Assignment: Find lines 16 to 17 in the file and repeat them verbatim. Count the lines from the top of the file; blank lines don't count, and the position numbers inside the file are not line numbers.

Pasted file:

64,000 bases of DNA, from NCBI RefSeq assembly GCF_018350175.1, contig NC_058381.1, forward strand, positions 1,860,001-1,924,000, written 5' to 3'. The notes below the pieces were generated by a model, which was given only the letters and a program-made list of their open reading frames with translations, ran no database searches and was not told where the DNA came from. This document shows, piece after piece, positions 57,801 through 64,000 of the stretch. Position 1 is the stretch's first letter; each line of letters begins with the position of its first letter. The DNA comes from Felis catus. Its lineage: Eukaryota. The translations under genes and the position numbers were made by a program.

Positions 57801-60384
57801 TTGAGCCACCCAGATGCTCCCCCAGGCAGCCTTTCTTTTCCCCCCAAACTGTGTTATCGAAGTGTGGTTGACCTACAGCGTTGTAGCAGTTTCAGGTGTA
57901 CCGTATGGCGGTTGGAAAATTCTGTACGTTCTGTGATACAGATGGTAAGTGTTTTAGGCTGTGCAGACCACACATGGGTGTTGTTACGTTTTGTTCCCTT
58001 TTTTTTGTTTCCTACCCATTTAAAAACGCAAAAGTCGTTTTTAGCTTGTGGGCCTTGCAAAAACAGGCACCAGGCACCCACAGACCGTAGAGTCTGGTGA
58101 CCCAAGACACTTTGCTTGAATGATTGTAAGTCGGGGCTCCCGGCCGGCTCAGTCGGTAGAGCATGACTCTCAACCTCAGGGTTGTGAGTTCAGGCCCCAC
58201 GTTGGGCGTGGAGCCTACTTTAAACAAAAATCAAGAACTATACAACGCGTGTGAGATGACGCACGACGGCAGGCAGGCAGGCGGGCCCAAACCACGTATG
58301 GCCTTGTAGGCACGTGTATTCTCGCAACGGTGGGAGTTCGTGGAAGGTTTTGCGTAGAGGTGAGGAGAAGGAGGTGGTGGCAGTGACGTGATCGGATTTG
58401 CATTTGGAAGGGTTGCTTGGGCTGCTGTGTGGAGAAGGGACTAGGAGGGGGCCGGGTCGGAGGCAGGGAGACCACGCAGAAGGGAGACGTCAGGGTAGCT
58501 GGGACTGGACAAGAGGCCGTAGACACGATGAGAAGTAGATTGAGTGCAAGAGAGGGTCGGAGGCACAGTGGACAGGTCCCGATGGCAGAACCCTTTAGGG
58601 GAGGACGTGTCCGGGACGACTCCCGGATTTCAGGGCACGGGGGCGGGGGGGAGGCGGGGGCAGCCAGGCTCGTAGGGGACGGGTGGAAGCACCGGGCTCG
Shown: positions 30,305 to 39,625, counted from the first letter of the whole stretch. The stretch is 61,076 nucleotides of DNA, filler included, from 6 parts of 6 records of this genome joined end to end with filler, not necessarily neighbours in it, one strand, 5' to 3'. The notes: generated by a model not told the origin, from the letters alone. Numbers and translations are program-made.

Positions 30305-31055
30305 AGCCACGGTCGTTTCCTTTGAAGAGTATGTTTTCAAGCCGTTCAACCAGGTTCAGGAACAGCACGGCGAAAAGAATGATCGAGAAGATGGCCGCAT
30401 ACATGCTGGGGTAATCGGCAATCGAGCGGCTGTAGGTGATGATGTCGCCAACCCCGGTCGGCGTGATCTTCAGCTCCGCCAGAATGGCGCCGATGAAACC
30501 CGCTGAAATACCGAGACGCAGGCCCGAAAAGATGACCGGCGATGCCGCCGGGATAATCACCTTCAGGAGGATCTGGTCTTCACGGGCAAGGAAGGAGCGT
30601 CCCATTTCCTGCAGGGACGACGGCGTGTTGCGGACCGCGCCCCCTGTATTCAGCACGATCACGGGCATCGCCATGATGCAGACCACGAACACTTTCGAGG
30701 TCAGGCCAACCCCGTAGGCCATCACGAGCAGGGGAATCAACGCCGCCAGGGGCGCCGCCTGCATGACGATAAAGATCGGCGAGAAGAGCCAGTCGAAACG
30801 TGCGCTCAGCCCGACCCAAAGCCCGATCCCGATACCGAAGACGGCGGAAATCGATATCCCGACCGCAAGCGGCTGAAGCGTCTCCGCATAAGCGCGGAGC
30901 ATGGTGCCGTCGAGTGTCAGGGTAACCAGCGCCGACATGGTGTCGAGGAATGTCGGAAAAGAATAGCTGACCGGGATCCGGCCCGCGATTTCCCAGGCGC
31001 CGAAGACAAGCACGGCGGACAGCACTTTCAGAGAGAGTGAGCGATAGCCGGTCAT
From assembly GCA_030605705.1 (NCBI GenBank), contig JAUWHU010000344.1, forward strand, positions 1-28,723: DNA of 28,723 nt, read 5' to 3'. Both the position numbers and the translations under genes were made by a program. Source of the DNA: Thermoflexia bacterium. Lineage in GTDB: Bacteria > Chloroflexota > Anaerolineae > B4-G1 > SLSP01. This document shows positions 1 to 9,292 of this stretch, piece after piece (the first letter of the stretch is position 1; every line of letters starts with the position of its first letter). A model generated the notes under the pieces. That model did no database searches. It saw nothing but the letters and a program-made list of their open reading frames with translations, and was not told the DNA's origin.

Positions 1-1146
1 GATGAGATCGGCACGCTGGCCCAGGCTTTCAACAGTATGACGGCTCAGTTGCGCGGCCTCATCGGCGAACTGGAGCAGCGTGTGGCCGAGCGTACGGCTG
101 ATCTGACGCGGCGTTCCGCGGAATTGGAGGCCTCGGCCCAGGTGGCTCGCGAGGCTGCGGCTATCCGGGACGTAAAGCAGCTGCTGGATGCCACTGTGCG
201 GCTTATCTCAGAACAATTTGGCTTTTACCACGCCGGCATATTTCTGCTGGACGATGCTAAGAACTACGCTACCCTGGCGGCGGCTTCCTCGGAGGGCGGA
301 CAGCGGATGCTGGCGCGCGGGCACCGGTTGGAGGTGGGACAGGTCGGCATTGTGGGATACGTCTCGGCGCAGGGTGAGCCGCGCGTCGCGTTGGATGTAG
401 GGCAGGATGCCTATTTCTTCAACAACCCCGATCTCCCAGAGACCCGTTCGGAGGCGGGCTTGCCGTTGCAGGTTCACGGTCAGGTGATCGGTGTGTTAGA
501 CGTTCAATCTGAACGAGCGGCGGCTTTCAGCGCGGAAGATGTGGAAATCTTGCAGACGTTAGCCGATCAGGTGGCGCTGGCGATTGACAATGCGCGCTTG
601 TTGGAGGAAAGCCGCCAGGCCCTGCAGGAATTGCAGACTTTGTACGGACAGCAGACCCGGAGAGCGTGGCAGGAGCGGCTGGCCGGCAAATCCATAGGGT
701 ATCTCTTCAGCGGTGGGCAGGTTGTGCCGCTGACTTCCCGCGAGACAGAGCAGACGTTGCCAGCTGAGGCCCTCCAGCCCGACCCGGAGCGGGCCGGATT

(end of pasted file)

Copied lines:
30501 CGCTGAAATACCGAGACGCAGGCCCGAAAAGATGACCGGCGATGCCGCCGGGATAATCACCTTCAGGAGGATCTGGTCTTCACGGGCAAGGAAGGAGCGT
30601 CCCATTTCCTGCAGGGACGACGGCGTGTTGCGGACCGCGCCCCCTGTATTCAGCACGATCACGGGCATCGCCATGATGCAGACCACGAACACTTTCGAGG